New study data offer insight into how EGFR activating mutations promote tumor angiogenesis and aggressiveness in non-small cell lung cancer (NSCLC). Specifically, the research showed that EGFR-mutant NSCLC cells had a VEGF-dependent phenotype, and in tumor cells, EGFR was the dominant regulator of HIF-1α expression. By contrast, in EGFR wild-type NSCLC, hypoxia was the primary regulator of HIF-1α.

“These findings indicated that patients with EGFR mutations may represent a highly VEGF-dependent subgroup that may benefit from combined EGFR and VEGF blockade,” the study authors wrote.

To make these discoveries, the researchers analyzed the effect of EGFR inhibition on VEGF and HIF-1α in NSCLC models. In a panel of 110 NSCLC cell lines with or without activating EGFR mutations, VEGF RNA levels were significantly higher in EGFR-mutant NSCLC cell lines compared with wild-type cell lines (P =.02). However, this increased VEGF expression did not reflect a general upregulation of cytokines or angiogenic factors, as there was no significant difference in the expression of angiogenic factors not regulated by HIF-1α. “Together, these data suggest that mutant but not wild-type EGFR increase VEGF expression,” the investigators stated.

In addition, cells with EGFR activating mutations had increased HIF-1α expression, with 1.5-fold greater levels of HIF-1α mRNA than cell lines expressing wild-type EGFR. HIF-1α levels were also higher in EGFR-mutant cell lines. An analysis examining regulation of HIF-1α also showed that in NSCLC cell lines with EGFR mutations, HIF-1α expression was predominantly regulated by EGFR signaling with blunted hypoxia.


Continue Reading

“Uncoupling of HIF expression and hypoxia in cells expressing mutant EGFR demonstrates an important mechanism by which cells can upregulate HIF and its target genes in the absence of hypoxia,” the researchers wrote. “This aberrant upregulation can trigger an overall hypoxic gene signature within the tumor microenvironment creating pseudohypoxia, which has been proposed as a mechanism of EGFR inhibitor resistance.”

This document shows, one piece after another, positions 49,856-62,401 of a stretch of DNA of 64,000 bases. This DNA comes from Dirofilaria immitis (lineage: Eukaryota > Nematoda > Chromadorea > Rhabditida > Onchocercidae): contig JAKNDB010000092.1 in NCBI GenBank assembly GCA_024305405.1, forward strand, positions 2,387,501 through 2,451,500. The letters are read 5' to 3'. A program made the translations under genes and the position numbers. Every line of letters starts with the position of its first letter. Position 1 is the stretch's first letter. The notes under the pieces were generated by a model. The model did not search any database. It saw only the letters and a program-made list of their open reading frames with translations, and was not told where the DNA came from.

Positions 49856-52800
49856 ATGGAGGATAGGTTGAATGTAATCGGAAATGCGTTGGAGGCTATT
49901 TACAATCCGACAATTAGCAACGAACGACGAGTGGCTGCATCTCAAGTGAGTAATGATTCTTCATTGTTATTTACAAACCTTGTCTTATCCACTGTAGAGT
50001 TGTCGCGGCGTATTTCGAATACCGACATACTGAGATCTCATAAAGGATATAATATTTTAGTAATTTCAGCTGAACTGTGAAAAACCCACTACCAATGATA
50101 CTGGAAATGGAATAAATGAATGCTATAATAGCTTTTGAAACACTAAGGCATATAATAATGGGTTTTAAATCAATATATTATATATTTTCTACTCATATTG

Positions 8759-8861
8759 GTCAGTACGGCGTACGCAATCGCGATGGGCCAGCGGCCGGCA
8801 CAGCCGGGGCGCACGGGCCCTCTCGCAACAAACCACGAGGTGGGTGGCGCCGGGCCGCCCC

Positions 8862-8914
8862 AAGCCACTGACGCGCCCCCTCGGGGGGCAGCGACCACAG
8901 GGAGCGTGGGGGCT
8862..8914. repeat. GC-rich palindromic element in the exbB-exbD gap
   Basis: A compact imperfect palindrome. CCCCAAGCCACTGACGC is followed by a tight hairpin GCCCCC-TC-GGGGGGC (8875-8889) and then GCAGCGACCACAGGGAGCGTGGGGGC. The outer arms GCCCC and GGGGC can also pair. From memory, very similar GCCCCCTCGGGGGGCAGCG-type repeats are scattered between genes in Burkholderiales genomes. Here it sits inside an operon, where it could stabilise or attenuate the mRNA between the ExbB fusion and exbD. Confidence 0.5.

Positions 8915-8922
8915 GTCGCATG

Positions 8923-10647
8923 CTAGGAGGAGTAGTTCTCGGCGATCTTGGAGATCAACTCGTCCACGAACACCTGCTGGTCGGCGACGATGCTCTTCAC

This finding has important biological implications, according to the investigators.

“In tumors driven primarily by the EGFR pathway, targeting HIF or key HIF-regulated genes (ie, VEGF) may further inhibit tumor growth and invasiveness beyond the effect of EGFR inhibition alone, and delay drug tolerance,” they wrote. “Moreover, VEGFR and EGFR activate common downstream signaling pathways including the PI3K/Akt and MAPK pathways in endothelial and tumor cells expressing VEGF receptors (VEGFR). Therefore, VEGF overexpression may further drive signal bypass-mediated resistance to EGFR [tyrosine kinase inhibitors], which is supported by preclinical findings that VEGF expression is further elevated in vivo following EGFR TKI resistance and that blockade of both VEGFR2 and EGFR has greater anti-tumor activity than the respective monotherapies.”

Disclosures: Some of the study authors disclosed financial relationships with the pharmaceutical industry and/or the medical device industry. For a full list of disclosures, please refer to the original study.

Reference

Nilsson MB, Robichaux J, Herynk MH, et al. Altered regulation of HIF-1α in naïve- and drug-resistant EGFR mutant NSCLC: implications for a VEGF-dependent phenotype.  J Thorac Oncol. Published online December 9, 2020.  doi:10.106/j.jtho.2020.11.022